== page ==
When a motion for summary judgment is properly made and supported, the non-movant cannot defeat the motion by resting upon the allegations or denials of its own pleading, rather the "non-moving party must set forth, by affidavit or as otherwise provided in Rule 56, 'specific facts showing that there is a genuine issue for trial.'" Soremekun, 509 F.3d at 984. (quoting Anderson v. Liberty Lobby, Inc., 477 U.S. 242, 250 (1986)). "A non-movant's bald assertions or a mere scintilla of evidence in his favor are both insufficient to withstand summary judgment." FTC v. Stefanchik, 559 F.3d 924, 929 (9th Cir. 2009). "[A] non-movant must show a genuine issue of material fact by presenting affirmative evidence from which a jury could find in his favor." Id. (emphasis in original). "[S]ummary judgment will not lie if [a] dispute about a material fact is 'genuine,' that is, if the evidence is such that a reasonable jury could return a verdict for the nonmoving party." Anderson, 477 U.S. at 248. In determining whether a genuine dispute exists, a district court does not make credibility determinations; rather, the "evidence of the non-movant is to be believed, and all justifiable inferences are to be drawn in his favor." Id. at 255.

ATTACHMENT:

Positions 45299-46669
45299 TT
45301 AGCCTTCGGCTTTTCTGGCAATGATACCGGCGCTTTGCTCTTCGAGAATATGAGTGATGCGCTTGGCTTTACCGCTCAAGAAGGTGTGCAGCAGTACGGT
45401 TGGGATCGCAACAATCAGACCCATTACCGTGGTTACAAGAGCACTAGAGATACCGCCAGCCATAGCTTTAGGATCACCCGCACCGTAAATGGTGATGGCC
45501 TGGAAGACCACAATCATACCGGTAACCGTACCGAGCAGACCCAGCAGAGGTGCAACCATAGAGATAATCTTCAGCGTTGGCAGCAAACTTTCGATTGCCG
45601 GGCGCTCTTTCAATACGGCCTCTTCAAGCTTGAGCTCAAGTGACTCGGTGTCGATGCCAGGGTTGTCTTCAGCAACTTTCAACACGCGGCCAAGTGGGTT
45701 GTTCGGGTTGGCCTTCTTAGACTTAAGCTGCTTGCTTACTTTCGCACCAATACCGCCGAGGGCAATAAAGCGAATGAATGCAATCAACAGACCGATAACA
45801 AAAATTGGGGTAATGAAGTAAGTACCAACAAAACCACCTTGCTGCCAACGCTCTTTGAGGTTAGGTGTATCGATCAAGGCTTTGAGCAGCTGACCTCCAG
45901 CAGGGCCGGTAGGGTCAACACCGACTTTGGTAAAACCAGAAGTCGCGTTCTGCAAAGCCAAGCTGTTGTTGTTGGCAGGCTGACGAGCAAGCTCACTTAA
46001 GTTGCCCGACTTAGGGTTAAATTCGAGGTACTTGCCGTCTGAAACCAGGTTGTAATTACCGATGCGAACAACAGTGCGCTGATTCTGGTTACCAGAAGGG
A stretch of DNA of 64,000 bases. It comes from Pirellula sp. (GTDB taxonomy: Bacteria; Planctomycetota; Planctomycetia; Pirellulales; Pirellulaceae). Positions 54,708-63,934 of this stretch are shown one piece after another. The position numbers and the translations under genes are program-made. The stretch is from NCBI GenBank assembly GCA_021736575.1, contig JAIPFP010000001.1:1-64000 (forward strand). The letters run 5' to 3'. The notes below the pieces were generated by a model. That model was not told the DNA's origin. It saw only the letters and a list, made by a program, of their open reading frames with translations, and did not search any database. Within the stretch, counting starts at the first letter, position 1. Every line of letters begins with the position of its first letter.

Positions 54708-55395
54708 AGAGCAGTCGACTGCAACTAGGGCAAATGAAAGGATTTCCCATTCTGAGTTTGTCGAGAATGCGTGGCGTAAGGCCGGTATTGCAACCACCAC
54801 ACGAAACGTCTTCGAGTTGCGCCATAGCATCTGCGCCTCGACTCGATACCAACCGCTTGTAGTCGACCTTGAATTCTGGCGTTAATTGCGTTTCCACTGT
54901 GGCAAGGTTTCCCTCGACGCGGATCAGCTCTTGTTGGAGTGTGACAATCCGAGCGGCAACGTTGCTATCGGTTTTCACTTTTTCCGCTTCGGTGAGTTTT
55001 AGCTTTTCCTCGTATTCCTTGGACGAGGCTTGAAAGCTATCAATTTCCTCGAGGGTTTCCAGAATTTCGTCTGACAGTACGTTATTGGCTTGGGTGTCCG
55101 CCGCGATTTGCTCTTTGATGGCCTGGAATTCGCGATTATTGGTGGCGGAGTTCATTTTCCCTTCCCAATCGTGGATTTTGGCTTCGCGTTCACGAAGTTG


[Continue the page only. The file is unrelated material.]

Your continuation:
A. Donning and Doffing Claims

The FLSA requires employers to pay employees for all hours worked. E.g., Bamonte v. City of Mesa, 598 F.3d 1217, 1220 (9th Cir. 2010). Early Supreme Court cases interpreting the scope of the FLSA defined the term "work" broadly as "physical or mental exertion (whether burdensome or not) controlled or required by the employer and pursued necessarily and primarily for the benefit of the employer and his business." IBP, Inc. v. Alvarez, 546 U.S. 21, 25 (2005) (quoting Tennessee Coal, Iron & R. Co. v. Muscoda Local No. 123, 321 U.S. 590, 598 (1944)).

In 1945, Congress passed the Portal-to-Portal Act, amending the FLSA in order to provide remedies to employers faced with "wholly unexpected liabilities" arising out of the expansive reach of the FSLA that evolved from the Supreme Court's jurisprudence. IBP, 546 U.S. at 26. Part III of the Portal-to-Portal Act provides in relevant part:

Relief from Certain Future Claims Under the Fair Labor

Standards Act of 1938 . . .

(a) Activities not compensable. Except as provided in subsection (b), no employer shall be subject to any liability or punishment under the Fair Labor Standards Act of 1938, as amended, . . . on account of the failure of such employer to pay an employee minimum wages, or to pay an employee overtime compensation, for or on account of any of the following activities of such employee engaged in on or after the date of the enactment of this Act--

(1) walking, riding, or traveling to and from the actual place of performance of the principal activity or activities which such ...